I'm going to be honest: I chose a bike in the back with a close proximity to the door...just in case either my bowels or my glutes decided to conk out. But the hour went by in a flash. I felt invigorated. I felt proud of using my body in such a physical way: after spending months of the couch I was sweating my ass off (and everything else). I gave it all I got: after each uphill climb I thought less and less of my job and stress at work, and just thought more of more of, "Wouldjya believe it, I can DO this!" I came home to Matt cooking dinner, and commenced a thirty minute monologue of how "tough" I was and the strength of my legs. He listened politely while sauteing the onions, and mentioned that he feels like that after a two-hour game of badminton. "Badminton?!" I barked. "You are just too cute with your little badminton! I then belly-laughed.

What can I say: I was feeling the rush - and somewhat obnoxiously.

Wednesday, October 14, 2009

A book a day...keeps dull thoughts at bay?

I studied journalism and English in college (now my improper use of grammar looks particularly sad, uh?) because I have a love for the English language, and all its delicious quirks. I remember visiting our town's public library weekly as an little eager reading beaver, collecting the next Boxcar Children book or ruminating on whether I liked Claudia or Mary Anne more from the Babysitter's Club series (Mary Ann, all the way). After that I graduated to Michael Crichton - all the really smart kids were reading Jurassic Park in 5th grade - then John Grisham, followed by Robin Cook.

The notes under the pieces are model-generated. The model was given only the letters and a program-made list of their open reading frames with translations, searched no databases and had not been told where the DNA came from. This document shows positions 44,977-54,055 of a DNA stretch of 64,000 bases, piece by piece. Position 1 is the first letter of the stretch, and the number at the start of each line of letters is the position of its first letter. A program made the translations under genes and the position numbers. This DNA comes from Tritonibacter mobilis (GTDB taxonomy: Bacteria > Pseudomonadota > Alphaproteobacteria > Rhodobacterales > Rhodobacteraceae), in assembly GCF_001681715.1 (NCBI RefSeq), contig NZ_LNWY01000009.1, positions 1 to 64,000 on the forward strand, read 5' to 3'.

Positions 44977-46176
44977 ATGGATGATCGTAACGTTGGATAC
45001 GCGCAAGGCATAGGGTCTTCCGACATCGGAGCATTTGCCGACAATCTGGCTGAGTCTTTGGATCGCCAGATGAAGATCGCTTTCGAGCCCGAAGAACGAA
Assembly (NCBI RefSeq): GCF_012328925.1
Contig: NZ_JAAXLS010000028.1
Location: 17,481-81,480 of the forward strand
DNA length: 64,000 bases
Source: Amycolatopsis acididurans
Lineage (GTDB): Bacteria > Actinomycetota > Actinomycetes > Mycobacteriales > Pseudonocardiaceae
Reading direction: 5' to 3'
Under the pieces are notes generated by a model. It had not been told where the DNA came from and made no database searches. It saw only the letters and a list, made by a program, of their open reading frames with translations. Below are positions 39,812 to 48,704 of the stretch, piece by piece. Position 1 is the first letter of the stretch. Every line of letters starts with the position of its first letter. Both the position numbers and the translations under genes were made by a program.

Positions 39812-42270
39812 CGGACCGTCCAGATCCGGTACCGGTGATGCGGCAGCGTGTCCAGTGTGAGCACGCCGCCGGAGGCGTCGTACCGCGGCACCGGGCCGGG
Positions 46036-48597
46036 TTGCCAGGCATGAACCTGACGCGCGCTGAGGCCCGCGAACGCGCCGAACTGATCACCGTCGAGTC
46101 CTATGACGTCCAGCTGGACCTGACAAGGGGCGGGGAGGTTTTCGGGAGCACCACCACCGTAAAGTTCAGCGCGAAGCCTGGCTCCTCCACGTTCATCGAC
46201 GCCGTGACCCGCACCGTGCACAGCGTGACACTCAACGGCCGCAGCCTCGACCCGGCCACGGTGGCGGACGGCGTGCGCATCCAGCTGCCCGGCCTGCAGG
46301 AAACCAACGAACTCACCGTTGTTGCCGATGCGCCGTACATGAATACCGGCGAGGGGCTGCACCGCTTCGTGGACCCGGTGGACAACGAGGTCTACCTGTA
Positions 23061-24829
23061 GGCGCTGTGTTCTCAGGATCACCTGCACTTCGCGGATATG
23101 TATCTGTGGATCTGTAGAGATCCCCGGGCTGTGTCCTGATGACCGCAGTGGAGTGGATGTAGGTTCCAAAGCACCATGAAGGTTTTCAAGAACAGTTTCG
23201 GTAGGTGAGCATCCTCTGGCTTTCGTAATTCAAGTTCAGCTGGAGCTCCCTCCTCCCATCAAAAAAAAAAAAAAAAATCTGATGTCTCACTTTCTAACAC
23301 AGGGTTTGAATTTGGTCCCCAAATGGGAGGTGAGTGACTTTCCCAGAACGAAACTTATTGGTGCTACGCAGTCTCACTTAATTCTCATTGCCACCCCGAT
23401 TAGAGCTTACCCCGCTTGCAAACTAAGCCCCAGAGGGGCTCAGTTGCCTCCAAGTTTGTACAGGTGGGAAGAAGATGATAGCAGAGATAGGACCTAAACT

In high school I declared these mass-market paperbacks a sin, and boasted I was only going to read real literature. At the time I had visions of attending an Ivy (I didn't even apply to an Ivy), wearing tweed (this is partially an homage to Monday night's "How I Met Your Mother" - watch it and you'll understand) and holding a work by Proust under my arm (I still have not read anything by Proust, nor do I really intend to). In college, I read for class and little else due to time.

And now? Now I read the news, work emails, and inconsequential blogs (this one leading the way) most of the time. My particular niche is reading an article and then devoting an hour to readers' comments; it's voyeurism into snarkiness at its best. I subscribe to half a dozen magazines and read them faithfully, mainly because glossy images are attractive wastes of time. Fact: I canceled my Vanity Fair subscription because it had TOO many articles and I only read one or two an issue (publicly, I stated that it was "too elitist"). And don't get me started on The New Yorker: if I were a subscriber, I would glance at the fanciful cover, peruse the cartoons (in all their sometimes esoteric glory), and then say, "Yes! A piece on the epic migration of monarch butterflies!" and put the magazine down. Forever. (Not to mention The New Yorker is weekly; sheesh!)

When I get home from work, a job that is fraught with reading dull emails and interacting with people all day, I don't like to read. Or to think, really. I turn the TV on, which is how I got into embarrassing sitcoms, like "The King of Queens". I adore "The King of Queens". I do. I don't think I've ever admitted it publicly. This is the routine: get home from work/gym, fix dinner, watch said dinner with the 7:30 airing of "The King of Queens", laugh. In that order. Matt loves the show too, so don't let him fool you.